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Conference Abstracts

Barriers to health service access for older people; voices from Gippsland

Authors:

Danny Vadasz ,

Health Issues Centre, Melbourne, Victoria, AU
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Hannah Neven-Gorr,

Health Issues Centre, Melbourne, Victoria, AU
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Maria Garrett,

Gippsland PHN, Traralgon, VIC, AU
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Denise Azar,

Gippsland PHN, Traralgon, VIC, AU
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Liz Craig

Gippsland PHN, Traralgon, VIC, AU
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Abstract

Introduction

Gippsland Primary Health Network (PHN) enlisted the Health Issues Centre (HIC) to engage with people aged over 65 years experiencing ‘declining capacity’ and ‘dependency’, to better understand their barriers to accessing health and social care services. The findings were needed to inform the Gippsland PHN health needs assessment.

Methods

HIC applied its Social Listening© methodology incorporating self-directed social media conversations, on-line open response surveys and face-to-face intercept conversations©. Facebook engagement (via a mediated conversation linked to an optional survey) was supplemented by in person and telephone interviews with people aged over 65 years, their adult children and health, social care and community professionals working with them.

Results

64 older people and 38 adult children of older people completed online surveys. Interviews were conducted with 23 older people and nine professionals.

Survey results identified major concerns for older people as loss of independence (41%) and physical (41%) and mental (37%) capacity, while carers were most concerned about their parent’s pain and suffering (66%), loss of physical capacity (63%), loss of mental capacity (60%) and loneliness (60%).

Key barriers to service access across data sources included; the importance of empathy and validation when interacting with service providers, poor communication of clinical information and access logistics such as waiting times, cost of services, travel times and limited access to digital options.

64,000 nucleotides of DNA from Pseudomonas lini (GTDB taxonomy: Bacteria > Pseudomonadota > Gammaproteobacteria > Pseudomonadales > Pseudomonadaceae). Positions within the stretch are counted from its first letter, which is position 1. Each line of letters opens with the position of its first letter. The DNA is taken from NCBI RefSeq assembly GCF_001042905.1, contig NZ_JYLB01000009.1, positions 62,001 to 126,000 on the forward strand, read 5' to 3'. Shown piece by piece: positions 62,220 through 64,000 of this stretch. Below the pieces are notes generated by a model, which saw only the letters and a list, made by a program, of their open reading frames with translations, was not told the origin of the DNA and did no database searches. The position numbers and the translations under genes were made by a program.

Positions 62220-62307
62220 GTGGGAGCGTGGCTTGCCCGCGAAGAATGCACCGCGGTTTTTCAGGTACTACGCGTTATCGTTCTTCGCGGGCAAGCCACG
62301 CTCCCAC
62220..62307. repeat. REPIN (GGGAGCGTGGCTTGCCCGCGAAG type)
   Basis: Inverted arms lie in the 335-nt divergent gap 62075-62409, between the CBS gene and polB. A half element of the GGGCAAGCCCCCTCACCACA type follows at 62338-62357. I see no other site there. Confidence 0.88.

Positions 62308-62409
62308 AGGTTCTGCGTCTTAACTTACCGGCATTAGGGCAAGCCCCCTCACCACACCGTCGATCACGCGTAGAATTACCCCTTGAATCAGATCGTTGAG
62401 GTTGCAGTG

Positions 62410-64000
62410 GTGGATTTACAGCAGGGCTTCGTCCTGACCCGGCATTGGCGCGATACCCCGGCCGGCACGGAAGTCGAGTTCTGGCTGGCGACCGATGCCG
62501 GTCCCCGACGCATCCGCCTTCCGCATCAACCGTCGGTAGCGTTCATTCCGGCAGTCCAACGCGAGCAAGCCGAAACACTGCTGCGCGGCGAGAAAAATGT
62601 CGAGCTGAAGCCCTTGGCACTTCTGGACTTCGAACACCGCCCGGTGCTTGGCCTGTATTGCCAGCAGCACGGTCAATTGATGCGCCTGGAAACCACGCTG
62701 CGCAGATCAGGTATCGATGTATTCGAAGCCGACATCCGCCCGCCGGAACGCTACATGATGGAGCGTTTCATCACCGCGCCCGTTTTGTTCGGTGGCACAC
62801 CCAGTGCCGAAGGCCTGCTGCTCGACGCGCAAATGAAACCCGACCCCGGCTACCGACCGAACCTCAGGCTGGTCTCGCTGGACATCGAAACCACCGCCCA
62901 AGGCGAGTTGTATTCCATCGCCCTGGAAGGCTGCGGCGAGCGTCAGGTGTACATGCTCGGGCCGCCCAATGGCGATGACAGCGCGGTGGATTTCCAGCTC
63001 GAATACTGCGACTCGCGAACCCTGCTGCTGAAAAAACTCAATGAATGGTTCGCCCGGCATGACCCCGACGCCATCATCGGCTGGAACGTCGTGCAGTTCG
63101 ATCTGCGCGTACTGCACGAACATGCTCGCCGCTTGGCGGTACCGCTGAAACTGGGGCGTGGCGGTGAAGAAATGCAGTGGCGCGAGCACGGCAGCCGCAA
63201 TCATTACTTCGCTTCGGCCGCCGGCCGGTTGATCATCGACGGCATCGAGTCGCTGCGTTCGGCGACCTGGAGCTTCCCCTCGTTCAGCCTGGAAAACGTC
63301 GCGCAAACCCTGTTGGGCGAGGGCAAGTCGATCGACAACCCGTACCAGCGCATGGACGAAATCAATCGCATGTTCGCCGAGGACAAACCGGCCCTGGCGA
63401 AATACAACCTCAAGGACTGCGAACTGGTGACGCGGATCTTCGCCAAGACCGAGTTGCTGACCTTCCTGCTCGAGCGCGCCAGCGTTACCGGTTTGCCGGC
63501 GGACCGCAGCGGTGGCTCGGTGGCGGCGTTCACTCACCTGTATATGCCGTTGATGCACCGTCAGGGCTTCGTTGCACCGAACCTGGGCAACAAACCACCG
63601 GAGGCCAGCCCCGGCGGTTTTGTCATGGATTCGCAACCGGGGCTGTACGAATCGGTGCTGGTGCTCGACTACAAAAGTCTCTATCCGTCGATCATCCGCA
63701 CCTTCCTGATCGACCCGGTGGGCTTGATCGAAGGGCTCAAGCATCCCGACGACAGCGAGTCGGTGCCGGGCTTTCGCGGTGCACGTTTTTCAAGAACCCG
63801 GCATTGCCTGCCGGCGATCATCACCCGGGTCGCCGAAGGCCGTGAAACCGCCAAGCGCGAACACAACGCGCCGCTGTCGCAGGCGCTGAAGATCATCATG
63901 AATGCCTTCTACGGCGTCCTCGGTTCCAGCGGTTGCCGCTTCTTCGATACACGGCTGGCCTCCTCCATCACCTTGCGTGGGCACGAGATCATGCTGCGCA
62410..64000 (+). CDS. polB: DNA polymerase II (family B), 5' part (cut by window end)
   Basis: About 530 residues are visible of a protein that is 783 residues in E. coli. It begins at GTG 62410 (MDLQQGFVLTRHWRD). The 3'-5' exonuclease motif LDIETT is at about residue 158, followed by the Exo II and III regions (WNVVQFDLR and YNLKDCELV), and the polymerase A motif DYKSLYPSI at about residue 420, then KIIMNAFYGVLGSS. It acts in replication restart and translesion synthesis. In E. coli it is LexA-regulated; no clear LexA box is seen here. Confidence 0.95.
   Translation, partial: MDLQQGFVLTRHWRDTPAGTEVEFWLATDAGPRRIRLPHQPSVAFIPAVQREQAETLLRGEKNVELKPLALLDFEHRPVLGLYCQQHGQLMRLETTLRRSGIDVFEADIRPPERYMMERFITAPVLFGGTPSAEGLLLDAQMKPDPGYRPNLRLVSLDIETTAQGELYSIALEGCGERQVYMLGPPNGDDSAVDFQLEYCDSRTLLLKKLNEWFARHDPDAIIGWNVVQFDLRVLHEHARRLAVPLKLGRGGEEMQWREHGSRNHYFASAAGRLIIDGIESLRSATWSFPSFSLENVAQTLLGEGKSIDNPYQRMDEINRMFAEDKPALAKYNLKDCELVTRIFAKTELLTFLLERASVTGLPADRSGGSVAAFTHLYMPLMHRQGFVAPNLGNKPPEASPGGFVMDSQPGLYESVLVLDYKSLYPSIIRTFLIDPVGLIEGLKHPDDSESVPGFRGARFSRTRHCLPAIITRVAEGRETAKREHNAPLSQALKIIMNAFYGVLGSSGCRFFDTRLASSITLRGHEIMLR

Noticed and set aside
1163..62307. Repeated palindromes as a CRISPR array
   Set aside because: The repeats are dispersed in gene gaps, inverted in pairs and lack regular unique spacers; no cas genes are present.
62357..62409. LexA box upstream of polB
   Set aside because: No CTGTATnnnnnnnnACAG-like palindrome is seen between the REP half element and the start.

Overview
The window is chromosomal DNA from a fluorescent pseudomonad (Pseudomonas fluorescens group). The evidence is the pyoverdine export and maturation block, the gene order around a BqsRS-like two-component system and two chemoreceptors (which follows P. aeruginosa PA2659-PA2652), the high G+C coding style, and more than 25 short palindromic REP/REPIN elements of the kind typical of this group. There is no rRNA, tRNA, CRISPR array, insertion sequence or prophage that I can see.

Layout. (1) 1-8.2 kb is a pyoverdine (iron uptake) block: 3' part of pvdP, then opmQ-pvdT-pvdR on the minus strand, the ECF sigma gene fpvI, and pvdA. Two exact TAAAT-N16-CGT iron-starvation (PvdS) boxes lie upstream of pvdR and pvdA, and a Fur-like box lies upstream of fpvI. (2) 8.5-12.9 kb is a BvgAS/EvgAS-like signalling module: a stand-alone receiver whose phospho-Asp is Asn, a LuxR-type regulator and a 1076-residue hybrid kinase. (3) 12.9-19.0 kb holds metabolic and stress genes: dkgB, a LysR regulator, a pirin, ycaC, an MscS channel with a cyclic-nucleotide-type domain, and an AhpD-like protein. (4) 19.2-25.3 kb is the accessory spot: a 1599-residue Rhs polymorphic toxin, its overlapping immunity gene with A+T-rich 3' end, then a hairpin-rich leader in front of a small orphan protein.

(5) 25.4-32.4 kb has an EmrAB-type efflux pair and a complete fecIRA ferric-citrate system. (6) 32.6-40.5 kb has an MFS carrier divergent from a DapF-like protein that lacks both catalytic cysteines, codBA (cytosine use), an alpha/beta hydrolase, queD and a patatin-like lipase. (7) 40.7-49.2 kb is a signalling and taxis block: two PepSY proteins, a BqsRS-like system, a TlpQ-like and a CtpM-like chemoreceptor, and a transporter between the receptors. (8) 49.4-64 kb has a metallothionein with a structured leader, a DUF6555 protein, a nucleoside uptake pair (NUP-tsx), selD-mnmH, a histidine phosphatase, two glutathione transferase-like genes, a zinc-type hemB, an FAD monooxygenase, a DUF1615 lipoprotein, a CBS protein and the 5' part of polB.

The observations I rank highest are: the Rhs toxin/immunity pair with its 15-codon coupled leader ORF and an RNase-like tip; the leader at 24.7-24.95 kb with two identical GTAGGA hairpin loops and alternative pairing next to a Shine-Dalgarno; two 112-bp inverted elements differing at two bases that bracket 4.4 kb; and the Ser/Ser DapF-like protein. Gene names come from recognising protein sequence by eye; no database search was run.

Discussion

The methodology enabled participants to determine the direction of inquiry and six stages of decline were identified that can be reinforced by health services failing to empathise and validate experiences of ageing. This can create a Spiral of Decline and Withdrawal.

The research identified critical intervention points for health and social service providers to intercept the decline. An essential component is the need to help older people feel valued and understood.

Conclusions

Health and social care providers have a critical role to play in intercepting the spiralling effect of decline and withdrawal from accessing health and social care services. It is important to seize the opportunities to express empathy that can restore consumer self-esteem and trust in the health system. With a service system based on strengthening consumer identity and validating experiences of ageing, significant gains could be made to reduce severe physical and mental health decline.

Lessons learned

Empathy and validation of older peoples’ experiences is essential for clinicians and service providers to restore consumer self-esteem and sense of identity.

Access logistics including cost, travel and waiting times are significant barriers to services for older people in rural areas.

Effective communication of clinical information is a foundation for good quality care and can allow health and social service providers to intercept a spiral of decline and withdrawal.

Limitations

The sample was relatively small and does not adequately cover the experiences of vulnerable groups including Aboriginal and Torres Strait Islander people, consumers with dementia and marginalised groups.

Suggestions for future research

Further engagement with older people, particularly vulnerable groups and males, using consumer focussed methods, would be valuable to better understand how their barriers to service access can be addressed.

How to Cite: Vadasz D, Neven-Gorr H, Garrett M, Azar D, Craig L. Barriers to health service access for older people; voices from Gippsland. International Journal of Integrated Care. 2021;20(S1):142. DOI: http://doi.org/10.5334/ijic.s4142
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Published on 26 Feb 2021.

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